More generally, I have found an endless array of HEAL programming offered by Massachusetts’ librarians. At a TedX event in 2018, Caitlin Kelley, then at the Mason Square Branch Library in Springfield, provided a detailed and incredibly inspiring talk about how her library engaged in “Filling Gaps, and Planting Seeds” by starting a hands-on community garden. Caitlin has also written about this initiative in a new book on Library Collaborations and Community Partnerships: Enhancing Health and Quality of Life I recommend (full disclosure: I also have a chapter in the book, on the topic of “How library-recreation partnerships contribute to active living.”

I also really want to thank Melissa Robinson, Library Director, at the Peabody Institute Library, for taking the time to tell me the story of summer meals at her library. She and former co-worker Julie Biando Edwards published a book chapter on “Summer Foods, Libraries, and Resiliency: Creative Problem Solving and Community Partnerships in Massachusetts” in Public Libraries and Resilient Cities (ALA Editions, 2013) on possibly the first public library in Massachusetts to engage in the USDA’s Summer Feeding Program. I featured this story in my open source article on “Food Justice in the Public Library: Information, Resources, and Meals” published last August.

Library Couch to 5K: Group Run Punch CardThere are also just a wide array of innovations happening across Massachusetts’s libraries. In Framingham, you can check out a tent. I really love the efforts of the public library in Shrewsbury. On the Let’s Move in Libraries website we’ve featured their Couch to 5K programs and their Ageless Grace programs. Athol has a library garden group. In Wrentham, library StoryWalk® programs enjoyed by dogs as well as humans. In New Salem, the renovation of the library’s meeting room focused in part on opening up the space to better support community Yoga programming. On Cape Cod, the Sandwich library participates in Family Outdoor Adventure Day. Leominster has Silent Disco Days, whereas in Milton they do Flamenco dancing.

But perhaps my favorite and most inspiring program comes from Greenfield, where the library teamed up with a local literacy project to create a downtown StoryWalk® featuring poems written by adult literacy learners. Making this example even better is that when the Greenfield Recorder covered this story in June 2019, the poems written by the adults focused on food. The headline of the article: “Literacy Project students write, choose poems for Food Poetry Walk.” What I love about this example is the way that it ticks multiple boxes: Literacy, lifelong learning, exercise, food, community engagement, community partnership. This is when the magic happens: When public libraries get in the mix and add value to efforts already underway. I tip my hat to everyone involved in this amazing initiative.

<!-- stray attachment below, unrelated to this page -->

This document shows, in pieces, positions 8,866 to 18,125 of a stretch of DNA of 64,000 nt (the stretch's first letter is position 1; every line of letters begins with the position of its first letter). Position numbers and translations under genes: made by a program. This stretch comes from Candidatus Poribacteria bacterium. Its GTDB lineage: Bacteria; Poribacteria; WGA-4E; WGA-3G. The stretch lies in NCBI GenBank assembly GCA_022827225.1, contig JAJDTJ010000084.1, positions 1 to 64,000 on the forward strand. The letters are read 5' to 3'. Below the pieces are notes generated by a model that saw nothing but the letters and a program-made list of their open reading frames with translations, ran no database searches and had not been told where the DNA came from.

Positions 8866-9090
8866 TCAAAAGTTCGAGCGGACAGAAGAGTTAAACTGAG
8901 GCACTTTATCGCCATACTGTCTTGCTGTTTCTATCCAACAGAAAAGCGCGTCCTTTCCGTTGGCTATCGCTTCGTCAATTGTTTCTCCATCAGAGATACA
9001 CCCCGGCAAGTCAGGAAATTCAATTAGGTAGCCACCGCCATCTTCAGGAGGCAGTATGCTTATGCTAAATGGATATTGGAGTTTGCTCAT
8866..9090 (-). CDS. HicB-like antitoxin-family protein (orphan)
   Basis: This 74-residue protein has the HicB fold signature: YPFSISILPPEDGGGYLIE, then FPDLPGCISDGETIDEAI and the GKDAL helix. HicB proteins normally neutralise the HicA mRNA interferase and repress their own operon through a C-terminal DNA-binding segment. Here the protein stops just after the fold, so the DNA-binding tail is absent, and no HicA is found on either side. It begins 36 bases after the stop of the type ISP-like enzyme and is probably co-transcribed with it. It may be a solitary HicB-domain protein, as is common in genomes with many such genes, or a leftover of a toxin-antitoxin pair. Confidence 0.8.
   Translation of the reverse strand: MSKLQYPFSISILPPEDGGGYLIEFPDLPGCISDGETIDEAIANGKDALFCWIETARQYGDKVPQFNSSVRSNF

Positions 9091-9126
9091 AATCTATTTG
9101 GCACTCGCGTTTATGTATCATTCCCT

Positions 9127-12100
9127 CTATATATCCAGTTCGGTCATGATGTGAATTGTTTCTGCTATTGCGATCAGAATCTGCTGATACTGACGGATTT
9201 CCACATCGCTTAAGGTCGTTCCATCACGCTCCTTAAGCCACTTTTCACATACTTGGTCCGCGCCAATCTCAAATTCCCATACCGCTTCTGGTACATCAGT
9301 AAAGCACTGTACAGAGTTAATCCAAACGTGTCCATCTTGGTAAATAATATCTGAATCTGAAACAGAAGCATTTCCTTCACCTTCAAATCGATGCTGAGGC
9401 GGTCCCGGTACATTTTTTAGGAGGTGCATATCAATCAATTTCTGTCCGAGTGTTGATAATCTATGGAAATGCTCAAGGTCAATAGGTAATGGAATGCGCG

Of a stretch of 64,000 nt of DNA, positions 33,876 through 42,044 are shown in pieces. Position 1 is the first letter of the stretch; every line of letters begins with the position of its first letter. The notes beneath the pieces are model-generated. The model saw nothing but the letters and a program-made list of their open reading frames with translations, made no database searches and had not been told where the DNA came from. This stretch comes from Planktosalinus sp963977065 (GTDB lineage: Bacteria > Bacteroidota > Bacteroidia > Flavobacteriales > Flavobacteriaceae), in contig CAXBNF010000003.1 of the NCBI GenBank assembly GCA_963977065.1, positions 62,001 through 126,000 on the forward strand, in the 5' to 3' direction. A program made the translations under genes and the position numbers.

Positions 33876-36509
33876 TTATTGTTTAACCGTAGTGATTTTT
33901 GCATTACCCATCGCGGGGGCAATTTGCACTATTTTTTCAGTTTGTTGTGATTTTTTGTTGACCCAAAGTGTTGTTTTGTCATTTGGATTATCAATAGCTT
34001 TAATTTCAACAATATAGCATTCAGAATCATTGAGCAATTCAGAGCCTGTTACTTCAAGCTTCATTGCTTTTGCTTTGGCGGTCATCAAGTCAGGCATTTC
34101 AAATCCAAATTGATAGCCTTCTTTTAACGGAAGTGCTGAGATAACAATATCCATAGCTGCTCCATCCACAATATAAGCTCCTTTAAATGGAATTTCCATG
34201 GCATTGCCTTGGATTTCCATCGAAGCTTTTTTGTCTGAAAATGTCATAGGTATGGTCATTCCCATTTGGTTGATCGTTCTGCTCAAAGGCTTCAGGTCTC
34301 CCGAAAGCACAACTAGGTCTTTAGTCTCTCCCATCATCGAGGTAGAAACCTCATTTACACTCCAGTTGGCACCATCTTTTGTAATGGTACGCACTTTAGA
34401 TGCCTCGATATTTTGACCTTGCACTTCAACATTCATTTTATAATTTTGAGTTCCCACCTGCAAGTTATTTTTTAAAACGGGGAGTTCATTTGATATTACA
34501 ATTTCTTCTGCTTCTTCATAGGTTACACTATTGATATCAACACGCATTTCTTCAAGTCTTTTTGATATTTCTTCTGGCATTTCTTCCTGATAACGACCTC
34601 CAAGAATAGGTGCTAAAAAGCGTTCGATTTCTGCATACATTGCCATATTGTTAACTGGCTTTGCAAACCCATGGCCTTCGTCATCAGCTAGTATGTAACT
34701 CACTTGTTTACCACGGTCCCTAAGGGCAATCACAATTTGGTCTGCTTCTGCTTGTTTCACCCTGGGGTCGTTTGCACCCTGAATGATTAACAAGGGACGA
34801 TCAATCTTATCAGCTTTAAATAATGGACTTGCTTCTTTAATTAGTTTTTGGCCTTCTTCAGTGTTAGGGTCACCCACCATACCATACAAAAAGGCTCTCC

What is the best way for libraries to reach out to you to have their programs featured by Let’s Move in Libraries?

Let's Move in Libraries UNC Greensboro School of Information Science

There are three ways:

Any other thoughts you would like to share?

Noah:  Whatever you do, think about how community partnerships could support it. For me, supporting HEAL at the library is not about librarians taking on something new; it’s about working with communities to positively impact health. Going back to Boston, their long-lived success with Yoga programming derives from a rich array of community partnerships, including with the Hand to Heart Center, whose mission is Yoga for the People. Through this partnership, they’ve continued to offer Yoga programming throughout the pandemic. So the number one piece of advice I’d give to any librarian interested in getting involved in this area is to think not in terms of programs, and more in terms of partnerships. What partners could you work with to make your community a healthier, more inclusive, more connected place?

Interview with Noah Lenstra, Assistant Professor of Library and Information Science, University of North Carolina, Greensboro; Director of Let’s Move in Libraries; Author of Healthy Living at the Library

Interviewed by Michelle Eberle, Consultant, Massachusetts Library System